And Bill, while we're talking, I'd suggest letting go of the whole Windows Authorized User thing in Africa.  It's in your company's interest for Africans to grow up using Windows.  Make money on them later, when they have a little more of it.  I doubt the Microsoft Authorized Refurbishers effort in Africa pays for itself to begin with.

"Dead Reckoning": Cross Cultural Risk Part III

Cross Cultural Risk Comparison, Assessment:  Part III "Dead Reckoning"

"Let's take working PC displays away from African hospitals, grind them to dust, and apply it as wind cover in USA cities." - USA E-Waste Policy Expert

Part 1 went to the philosophical morality of risk, as defined by our ability to care about wider and wider circles, in geography and in time, etc.  From selfishly caring about oneself, to caring what one's mother thinks, to caring about decades later, and about people on other continents, and on to the spiritual and supernatural...  The highest risk, for environmentalists, is extinction. Things people do here on in a lifetime on earth that leave a mark, until the next supernova.  We need to value genomes, genes, more than we value carbon, and more than we value individual human lives.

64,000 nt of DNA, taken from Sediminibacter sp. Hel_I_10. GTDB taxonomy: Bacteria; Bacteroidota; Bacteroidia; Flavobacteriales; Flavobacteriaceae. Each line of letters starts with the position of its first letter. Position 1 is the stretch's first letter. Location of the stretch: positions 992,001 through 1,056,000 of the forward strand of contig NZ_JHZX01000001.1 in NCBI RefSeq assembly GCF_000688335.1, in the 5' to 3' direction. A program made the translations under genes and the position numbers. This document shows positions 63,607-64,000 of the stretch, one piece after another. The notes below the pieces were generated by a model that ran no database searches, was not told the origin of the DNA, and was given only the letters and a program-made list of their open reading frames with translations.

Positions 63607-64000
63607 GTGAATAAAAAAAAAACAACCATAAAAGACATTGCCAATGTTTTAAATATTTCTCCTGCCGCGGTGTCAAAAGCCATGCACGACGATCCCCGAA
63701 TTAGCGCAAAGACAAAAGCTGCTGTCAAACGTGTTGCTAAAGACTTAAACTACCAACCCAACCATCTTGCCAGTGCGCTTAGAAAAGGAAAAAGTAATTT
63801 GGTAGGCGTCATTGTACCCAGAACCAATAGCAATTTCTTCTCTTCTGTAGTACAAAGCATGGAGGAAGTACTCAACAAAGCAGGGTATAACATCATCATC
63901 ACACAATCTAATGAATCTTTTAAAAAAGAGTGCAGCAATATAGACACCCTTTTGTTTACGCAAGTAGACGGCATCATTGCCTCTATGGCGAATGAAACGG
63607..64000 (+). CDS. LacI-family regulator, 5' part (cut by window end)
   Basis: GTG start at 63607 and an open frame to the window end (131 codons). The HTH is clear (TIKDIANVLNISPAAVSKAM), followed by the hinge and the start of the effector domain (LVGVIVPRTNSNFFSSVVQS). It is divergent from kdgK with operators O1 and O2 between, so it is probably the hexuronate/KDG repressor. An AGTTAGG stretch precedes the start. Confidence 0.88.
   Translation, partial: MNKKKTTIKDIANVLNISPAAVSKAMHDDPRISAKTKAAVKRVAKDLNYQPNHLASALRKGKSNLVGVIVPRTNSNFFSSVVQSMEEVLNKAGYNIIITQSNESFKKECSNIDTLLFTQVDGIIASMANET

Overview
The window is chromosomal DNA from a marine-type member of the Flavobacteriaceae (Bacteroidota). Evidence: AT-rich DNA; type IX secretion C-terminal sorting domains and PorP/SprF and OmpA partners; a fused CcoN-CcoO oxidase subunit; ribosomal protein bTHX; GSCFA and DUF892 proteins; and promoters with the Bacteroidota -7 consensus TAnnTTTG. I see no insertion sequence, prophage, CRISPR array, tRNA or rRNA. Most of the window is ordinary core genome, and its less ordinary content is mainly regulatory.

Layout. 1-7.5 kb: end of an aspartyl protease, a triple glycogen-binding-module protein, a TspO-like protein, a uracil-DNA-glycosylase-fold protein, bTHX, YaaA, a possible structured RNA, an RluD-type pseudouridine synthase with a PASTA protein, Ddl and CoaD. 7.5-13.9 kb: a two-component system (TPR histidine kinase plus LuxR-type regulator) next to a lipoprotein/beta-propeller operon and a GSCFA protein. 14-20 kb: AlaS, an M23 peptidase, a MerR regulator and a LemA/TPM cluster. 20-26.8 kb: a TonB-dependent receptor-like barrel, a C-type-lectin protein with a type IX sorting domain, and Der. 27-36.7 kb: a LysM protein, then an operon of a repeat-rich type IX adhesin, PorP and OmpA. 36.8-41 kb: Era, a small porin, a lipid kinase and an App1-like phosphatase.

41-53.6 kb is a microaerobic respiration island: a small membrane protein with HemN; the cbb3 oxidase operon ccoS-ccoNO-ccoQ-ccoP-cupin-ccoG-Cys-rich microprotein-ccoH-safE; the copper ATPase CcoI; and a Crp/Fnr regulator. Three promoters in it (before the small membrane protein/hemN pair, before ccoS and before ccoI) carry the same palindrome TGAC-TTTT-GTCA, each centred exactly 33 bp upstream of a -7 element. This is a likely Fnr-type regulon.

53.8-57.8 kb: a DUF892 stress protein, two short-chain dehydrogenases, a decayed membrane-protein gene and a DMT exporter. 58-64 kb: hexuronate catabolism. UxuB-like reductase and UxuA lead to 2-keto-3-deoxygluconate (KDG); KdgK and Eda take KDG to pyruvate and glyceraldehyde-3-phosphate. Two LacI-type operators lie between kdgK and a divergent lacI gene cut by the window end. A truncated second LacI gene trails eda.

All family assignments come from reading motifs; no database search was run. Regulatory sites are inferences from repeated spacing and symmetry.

Shark attack child
Part 2 zoomed inward.  Individual human lives, individual acts, small risks.  Thanksgivings past and present.   The blog analyzed the risks of "wasting food", and liabilities for serving "risky" food, from the perspective of my own geography (Ozarks) separated by generations and time.  The perception of risk relates to actual risk.  What is risky in a rich nation - serving blinky food - is risky not to do in a poor nation.

In the third and final part, we turn to risks of leaded glass and childbirth.

Lead is dangerous.  Banning leaded gasoline was the best environmental law the USA ever passed.  Childbirth is also dangerous.  The number one cause of death in Africa is from blood loss during childbirth.